I absolutely love genetics. It was my favorite part of your Biology course. I just finished the sixth chapter of The Signature in the Cell, and I discovered that I am a nerd. I also discovered that however much that discovery surprised me, everyone who knows me had already figured that out some time ago. My sister says that no one should be able to read a 500+ page book and enjoy it. If I didn’t hate non-fictional writing, I might consider being a microbiologist.

  2. jlwile says:

    Grace, from one nerd to another: welcome to the fold!

  3. Vivielle says:

    Grace, microbiology is absolutely fascinating. It’s probably my favorite bio class that I’ve taken. If you’re really interested in pursuing it, don’t be scared off by the writing aspect though. As someone who is not a big fan of writing of any sort,(and is preparing to enter her fourth undergrad year and apply for grad school and so has written A LOT for college, and forsees EVEN MORE writing in her future)if you are writing about something that you find fascinating, for instance a lab report or a research report, even if you don’t like writing, it can become interesting because you are enthralled by the subject matter. Don’t know if that made sense or not- hope it did. Certain people are in the midst of the end of the semester and may be somewhat sleep deprived. :)

    Oh, and about the nerd thing: The day you suggest to one of your professors that we should do a huge endothermic reaction in the class room because it’s 90 outside and about 20 degrees hotter inside is the day you officially become a nerd. Also when your friend says “Hi, Vivielle! What’s new?” and you reply “C over lambda.” you know that you’ve arrived.

    Dr. Wile, hope this wasn’t too off topic!

  4. WSH says:

    We were actually talking about the GULO gene in my philosophy of biology class yesterday, as we are studying Stephen Jay Gould’s Structure of Evolutionary Theory. Thanks for posting.

  5. jlwile says:

    Well, based on Vivielle’s comment (which was not too much off topic), it seems the population of nerds is high around here.

  6. jlwile says:

    I am glad it was relevant, WSH!

  7. gracekalman says:

    See, I’m bad with details and following instructions, so I’m afraid I’d create some sort of mutant monster pathogen… and then no one would be able to understand my articles because I would forget what exactly I had discovered… leading me to believe I may have a career in the media where facts don’t matter. I would really like to work with producing new hybrids of plants. Does anyone else think that miniature gerber daisies would be adorable?

  8. Vivielle says:

    Grace, that’s why we keep lab notebooks of the detailed variety around in the research lab. Not just because they’re nice pets and sort of decorative too. :)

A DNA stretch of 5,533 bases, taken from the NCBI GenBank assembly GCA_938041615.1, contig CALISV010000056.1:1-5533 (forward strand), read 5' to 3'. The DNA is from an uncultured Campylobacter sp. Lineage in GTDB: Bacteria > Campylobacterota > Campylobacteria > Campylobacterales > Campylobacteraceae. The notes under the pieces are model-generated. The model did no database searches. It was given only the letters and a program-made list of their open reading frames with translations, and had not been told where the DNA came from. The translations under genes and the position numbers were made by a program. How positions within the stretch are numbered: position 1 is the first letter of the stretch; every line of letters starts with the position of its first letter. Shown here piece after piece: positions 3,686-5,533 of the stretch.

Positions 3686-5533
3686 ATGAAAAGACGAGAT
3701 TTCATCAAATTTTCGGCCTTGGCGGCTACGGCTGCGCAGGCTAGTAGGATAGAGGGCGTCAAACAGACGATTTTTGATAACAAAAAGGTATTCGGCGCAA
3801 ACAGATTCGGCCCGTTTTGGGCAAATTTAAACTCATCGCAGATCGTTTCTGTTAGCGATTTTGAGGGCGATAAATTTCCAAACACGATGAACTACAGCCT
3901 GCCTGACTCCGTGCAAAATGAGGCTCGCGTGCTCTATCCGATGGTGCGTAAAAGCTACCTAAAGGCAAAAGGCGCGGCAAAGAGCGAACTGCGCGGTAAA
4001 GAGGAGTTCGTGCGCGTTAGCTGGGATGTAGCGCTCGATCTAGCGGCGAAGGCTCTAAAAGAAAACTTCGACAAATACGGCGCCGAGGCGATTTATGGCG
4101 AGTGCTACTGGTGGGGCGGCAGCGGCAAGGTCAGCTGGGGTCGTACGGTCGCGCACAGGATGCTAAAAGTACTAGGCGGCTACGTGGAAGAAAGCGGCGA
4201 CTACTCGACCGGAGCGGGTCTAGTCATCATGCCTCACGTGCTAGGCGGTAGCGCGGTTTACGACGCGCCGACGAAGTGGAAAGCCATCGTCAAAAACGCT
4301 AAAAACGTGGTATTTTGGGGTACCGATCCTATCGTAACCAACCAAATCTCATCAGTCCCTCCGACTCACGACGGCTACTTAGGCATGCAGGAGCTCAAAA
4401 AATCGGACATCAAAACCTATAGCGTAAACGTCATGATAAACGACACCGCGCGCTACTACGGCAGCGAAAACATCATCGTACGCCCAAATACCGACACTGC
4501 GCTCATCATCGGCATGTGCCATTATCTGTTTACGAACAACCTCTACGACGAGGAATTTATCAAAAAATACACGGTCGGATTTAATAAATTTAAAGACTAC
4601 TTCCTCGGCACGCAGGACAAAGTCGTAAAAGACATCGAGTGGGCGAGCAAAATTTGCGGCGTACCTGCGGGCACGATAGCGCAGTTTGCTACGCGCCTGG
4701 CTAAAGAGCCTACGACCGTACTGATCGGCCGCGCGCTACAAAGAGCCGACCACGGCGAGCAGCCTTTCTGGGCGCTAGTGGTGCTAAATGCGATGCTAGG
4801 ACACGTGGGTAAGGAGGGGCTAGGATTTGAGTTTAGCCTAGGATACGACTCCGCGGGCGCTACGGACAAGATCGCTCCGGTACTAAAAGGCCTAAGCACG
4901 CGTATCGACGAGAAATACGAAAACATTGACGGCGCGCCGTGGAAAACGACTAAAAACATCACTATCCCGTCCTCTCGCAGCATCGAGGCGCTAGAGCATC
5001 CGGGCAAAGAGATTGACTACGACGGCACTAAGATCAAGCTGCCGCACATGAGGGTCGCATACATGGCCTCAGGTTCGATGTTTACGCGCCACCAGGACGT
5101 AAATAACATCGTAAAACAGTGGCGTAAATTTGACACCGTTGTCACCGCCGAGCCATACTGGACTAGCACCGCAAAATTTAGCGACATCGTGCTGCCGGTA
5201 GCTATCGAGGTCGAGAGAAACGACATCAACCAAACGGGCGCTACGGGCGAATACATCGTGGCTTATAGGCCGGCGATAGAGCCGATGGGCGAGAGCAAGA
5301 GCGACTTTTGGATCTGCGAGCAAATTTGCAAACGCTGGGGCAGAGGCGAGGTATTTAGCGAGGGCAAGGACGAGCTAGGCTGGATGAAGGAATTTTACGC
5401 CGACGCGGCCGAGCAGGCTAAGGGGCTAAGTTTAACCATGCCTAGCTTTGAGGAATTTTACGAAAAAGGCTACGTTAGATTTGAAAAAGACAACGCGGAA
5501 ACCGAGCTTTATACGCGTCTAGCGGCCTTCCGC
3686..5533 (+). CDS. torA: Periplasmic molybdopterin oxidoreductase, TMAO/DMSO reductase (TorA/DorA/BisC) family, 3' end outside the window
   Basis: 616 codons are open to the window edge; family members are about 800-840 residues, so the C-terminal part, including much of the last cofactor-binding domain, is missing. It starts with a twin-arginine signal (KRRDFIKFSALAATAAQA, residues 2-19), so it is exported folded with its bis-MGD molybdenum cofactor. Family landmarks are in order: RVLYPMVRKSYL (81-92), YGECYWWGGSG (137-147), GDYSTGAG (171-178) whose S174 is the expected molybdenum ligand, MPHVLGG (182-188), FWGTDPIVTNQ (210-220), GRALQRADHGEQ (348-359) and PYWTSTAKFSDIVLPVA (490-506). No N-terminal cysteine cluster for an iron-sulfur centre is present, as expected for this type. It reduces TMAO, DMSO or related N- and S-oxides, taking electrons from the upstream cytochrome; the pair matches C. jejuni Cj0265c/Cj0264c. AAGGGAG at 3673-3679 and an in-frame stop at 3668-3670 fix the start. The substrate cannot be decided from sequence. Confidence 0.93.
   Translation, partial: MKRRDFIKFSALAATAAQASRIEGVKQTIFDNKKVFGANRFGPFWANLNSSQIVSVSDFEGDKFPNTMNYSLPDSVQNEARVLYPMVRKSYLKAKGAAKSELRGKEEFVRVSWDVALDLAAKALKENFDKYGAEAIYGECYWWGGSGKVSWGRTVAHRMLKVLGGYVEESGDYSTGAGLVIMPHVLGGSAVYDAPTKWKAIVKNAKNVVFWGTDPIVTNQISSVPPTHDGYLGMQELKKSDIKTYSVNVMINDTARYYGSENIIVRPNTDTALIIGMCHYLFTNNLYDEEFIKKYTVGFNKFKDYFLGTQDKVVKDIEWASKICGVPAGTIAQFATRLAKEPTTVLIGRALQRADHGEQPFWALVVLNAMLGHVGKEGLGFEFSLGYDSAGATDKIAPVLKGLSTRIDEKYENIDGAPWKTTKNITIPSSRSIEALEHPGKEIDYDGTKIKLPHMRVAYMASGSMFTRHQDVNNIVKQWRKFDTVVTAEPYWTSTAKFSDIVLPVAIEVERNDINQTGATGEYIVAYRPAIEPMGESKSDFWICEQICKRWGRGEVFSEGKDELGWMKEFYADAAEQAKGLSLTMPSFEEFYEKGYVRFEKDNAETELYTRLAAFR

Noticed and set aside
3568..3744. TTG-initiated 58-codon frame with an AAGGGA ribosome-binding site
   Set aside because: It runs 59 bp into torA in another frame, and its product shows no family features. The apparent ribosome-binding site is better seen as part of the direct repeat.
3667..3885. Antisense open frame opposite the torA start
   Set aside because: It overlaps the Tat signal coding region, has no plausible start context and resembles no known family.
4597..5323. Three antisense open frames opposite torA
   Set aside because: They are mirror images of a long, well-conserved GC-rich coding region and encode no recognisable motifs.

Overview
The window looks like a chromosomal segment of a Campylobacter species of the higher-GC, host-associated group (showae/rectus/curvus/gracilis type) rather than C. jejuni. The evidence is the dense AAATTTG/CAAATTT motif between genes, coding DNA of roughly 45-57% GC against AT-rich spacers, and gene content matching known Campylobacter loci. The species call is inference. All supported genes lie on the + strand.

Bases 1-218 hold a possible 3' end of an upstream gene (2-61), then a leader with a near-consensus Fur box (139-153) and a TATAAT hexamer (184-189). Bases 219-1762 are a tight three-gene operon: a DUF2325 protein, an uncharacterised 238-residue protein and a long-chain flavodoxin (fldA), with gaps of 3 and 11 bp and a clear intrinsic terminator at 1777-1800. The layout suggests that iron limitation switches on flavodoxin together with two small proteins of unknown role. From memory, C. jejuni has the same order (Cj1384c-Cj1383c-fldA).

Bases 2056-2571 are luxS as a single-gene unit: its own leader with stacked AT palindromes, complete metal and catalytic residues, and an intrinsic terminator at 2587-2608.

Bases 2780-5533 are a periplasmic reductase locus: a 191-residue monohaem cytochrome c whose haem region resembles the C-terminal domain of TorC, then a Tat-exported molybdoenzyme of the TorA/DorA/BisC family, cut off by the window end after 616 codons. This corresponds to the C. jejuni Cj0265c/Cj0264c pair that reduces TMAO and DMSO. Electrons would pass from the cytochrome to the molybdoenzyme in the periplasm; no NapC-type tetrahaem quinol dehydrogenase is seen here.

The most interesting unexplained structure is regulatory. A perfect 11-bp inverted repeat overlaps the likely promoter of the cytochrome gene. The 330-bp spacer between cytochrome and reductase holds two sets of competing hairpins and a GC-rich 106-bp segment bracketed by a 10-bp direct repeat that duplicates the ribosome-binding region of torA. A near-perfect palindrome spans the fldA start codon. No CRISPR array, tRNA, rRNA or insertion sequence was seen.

And mini gerber daisies would be pretty cute.

  9. gracekalman says:

    I do love cute note books…and I usually get really good grades on my experiment write ups, so maybe the only hurdle would be writing articles for publication. I’m reasonably certain that you can’t just copy your notes for one of those. So my last problem is this: I can see myself being a midwife and married; I can’t see myself being a researcher and married. Not if I’m homeschooling eight kids, that is. So I’m probably still heading for midwife. Not that that will ever stop me from being a nerd.

  10. gracekalman says:

    A random piece of nerd knowledge… Today (April 20th) is National Carry Your Bible Day. How cool is that.

  11. jlwile says:

    Very cool, Grace.

  12. Vivielle says:

    Grace, I am sure that you will excel at whatever you do! And being a wife and mom to about 8 kids is one of my dreams as well.

  13. A homeschooled science geek says:

    Nice, I never knew about this. I always was a bit skeptical about “junk” DNA being completely useless.

    I find out more about nature every day. My Scientific Americqn magazine had an article on how plants use pheromones to communicate. One plant parasite actually smells out it’s victims! Willow trees can communicate with airborne chemicals. If one tree is being attacked by a certain insect it will send out pheromones to warn the other trees. The neighboring trees will then produce a chemical in their leaves that the insects don’t like and save themselves.

    I scratched my head afterward wondering how anybody could believe that a complex system like that could have spontaneously evolved (I noticed that they didn’t once mention evolution in the article :).

  14. jlwile says:

    Science Geek, many evolutionists have an enormous amount of faith in the power of random change, natural selection, and time. It’s a lot more faith than I can muster.

  15. A homeschooled science geek. says:

    Dr. Wile, indeed. This one Christian was asked at a debate “What would make you an atheist?” He said that most of the evidence for Christianity would have to vanish.

    That is far more accommodating than most evolutionists and atheists. (molecular biology has really made evolution an impossibility but they still believe AGAINST reason.)